If the hard disk apparatus is constructed to accommodate a plurality of circular disks, the actuator arm must accommodate a corresponding number of head gimbal assemblies. In both constructions however, the actuator is often mass imbalanced with its left and right portions rotating about pivot bearing, and the imbalance of the actuator imposes an adverse influence on the seek time, vibration characteristic, and servo characteristic of the disk drive. In an effort to improve mass imbalance of the rotary actuator, some rotary actuators such as those noted, for example, in U.S. Pat. No. 4,772,974 for Compact Head And Disk Assembly issued to Moon et al., and U.S. Pat. No. 5,305,169 for Rotary Actuator Disk Drive issued to Anderson et al., carry a counterweight for mass balancing any imbalances presented by an actuator arm supporting a head gimbal assembly at one end of a pivot bearing. In Anderson '169, a balance weight of non-magnetic material is inserted by insertion molding into a plastic coil support arm supporting a voice coil motor assembly so as to achieve mass balance with the actuator arm structure. In these mass balancing techniques however, I have observed that not only is it difficult to achieve mass balance with an actuator arm structure rotating about its pivot bearing axis when the actuator arm supports, at its distal end, a plurality of head gimbal assemblies instead of a single head gimbal assembly, but that these techniques are also costly.
SUMMARY OF THE INVENTION
Accordingly, it is therefore an object of the present invention to provide an improved and inexpensive balancing device for an actuator in a hard disk drive.
It is also an object of the present invention to provide a method for mass balancing an actuator arm with a balancing device capable of being assembled with a head gimbal assembly in a relatively simple manner.
In order to achieve these and other objects, the present invention contemplates upon a balance gimbal assembled and mounted onto a distal end of an actuator arm to mass balance any imbalances presented when actuator rotates about its pivot bearing and to thereby minimize response to acceleration forces having components acting perpendicularly to the actuator axis. Specifically, the present invention contemplates upon an actuator arm having a mounting hole at a distal end of the arm, with the actuator arm carrying a head gimbal assembly and a balance gimbal. The balance gimbal which has a circular, cylindrical throat protruding from one end, is assembled with the actuator arm by mounting the circular, cylindrical throat into the mounting hole of the actuator arm and inserting a rotary bearing into the circular, cylindrical throat to secure the circular, cylindrical throat against the opposite surface of the mounting hole, so as to mass balance the actuator arm when the actuator rotates about its axis of rotation.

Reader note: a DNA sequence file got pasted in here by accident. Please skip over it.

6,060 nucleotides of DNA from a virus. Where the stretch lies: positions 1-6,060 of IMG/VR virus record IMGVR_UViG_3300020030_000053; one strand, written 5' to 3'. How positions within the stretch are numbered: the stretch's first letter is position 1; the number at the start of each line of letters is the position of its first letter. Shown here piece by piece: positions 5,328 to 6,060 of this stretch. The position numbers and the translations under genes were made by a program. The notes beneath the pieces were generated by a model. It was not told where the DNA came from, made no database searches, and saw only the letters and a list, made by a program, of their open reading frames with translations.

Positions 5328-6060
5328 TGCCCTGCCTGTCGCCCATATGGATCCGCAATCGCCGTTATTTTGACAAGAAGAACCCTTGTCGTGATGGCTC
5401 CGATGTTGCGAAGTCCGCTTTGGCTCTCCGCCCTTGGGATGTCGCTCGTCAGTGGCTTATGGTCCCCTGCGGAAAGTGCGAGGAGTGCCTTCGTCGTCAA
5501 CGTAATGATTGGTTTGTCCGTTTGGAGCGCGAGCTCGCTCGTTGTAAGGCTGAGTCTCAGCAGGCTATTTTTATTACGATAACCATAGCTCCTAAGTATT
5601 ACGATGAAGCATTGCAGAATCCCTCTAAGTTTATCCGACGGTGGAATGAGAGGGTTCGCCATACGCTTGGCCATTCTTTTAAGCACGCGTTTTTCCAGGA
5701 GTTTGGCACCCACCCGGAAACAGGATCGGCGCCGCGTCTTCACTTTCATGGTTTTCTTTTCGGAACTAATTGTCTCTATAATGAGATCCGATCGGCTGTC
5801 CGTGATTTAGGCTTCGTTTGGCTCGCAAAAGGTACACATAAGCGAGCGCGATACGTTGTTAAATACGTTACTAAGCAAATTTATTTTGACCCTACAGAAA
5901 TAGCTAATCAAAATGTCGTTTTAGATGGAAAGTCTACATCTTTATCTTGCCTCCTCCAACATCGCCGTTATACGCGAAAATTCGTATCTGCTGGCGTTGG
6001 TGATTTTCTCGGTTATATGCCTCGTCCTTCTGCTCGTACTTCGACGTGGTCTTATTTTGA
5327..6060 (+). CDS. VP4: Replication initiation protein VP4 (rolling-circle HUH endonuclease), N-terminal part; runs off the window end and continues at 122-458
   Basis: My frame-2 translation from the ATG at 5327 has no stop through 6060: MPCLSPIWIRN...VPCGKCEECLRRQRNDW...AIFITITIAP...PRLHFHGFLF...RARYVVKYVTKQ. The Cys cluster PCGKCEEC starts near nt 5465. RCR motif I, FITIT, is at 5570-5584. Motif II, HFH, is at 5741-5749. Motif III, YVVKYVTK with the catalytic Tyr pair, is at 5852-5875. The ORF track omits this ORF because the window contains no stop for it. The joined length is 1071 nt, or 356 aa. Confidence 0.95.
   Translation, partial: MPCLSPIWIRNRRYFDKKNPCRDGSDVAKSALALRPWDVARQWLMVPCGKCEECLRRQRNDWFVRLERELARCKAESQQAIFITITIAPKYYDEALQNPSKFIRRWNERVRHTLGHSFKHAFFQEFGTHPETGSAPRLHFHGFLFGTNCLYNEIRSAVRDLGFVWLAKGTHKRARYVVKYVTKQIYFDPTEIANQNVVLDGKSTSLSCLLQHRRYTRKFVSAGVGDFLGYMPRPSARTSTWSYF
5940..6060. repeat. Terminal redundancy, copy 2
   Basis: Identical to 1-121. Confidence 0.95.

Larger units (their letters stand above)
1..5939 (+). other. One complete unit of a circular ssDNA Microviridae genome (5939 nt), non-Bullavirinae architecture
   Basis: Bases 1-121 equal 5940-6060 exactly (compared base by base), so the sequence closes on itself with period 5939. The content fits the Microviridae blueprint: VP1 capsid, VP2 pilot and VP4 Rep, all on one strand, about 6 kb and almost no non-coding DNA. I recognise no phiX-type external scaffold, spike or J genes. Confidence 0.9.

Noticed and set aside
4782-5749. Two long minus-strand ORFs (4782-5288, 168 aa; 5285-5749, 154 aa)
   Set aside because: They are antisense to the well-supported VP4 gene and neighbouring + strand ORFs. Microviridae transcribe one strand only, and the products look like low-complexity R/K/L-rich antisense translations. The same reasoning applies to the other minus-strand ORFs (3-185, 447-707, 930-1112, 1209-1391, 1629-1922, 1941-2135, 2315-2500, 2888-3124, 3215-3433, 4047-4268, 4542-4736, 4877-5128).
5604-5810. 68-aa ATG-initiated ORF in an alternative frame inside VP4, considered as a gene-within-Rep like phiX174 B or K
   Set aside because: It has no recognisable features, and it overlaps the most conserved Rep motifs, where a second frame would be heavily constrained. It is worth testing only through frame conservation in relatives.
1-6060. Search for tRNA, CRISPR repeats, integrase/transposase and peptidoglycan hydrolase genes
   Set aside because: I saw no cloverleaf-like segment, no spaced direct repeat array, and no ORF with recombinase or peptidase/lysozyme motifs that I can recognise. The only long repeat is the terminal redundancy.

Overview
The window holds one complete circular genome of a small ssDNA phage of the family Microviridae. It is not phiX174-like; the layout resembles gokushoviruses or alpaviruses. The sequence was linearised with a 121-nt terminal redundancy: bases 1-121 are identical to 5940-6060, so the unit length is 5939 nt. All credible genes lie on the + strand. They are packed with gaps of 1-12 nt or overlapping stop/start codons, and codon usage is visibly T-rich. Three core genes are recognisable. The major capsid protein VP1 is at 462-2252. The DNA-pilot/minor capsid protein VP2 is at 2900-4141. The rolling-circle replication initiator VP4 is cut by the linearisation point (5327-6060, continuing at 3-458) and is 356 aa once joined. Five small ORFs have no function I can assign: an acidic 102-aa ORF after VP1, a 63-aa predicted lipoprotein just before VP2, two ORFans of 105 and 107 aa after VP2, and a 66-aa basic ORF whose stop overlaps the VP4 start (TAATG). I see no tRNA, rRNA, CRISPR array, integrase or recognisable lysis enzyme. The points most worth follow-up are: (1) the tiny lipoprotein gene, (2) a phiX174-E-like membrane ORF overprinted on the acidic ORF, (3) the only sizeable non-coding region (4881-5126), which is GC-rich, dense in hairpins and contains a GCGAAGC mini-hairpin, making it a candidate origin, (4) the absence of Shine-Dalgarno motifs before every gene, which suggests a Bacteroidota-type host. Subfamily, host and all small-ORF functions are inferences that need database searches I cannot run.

The present invention is more specifically described in the following paragraphs by reference to the drawings attached only by way of example.
BRIEF DESCRIPTION OF THE DRAWINGS
A more complete appreciation of the present invention, and many of the attendant advantages thereof, will become readily apparent as the same becomes better understood by reference to the following detailed description when considered in conjunction with the accompanying drawings in which like reference symbols indicate the same or similar components, wherein: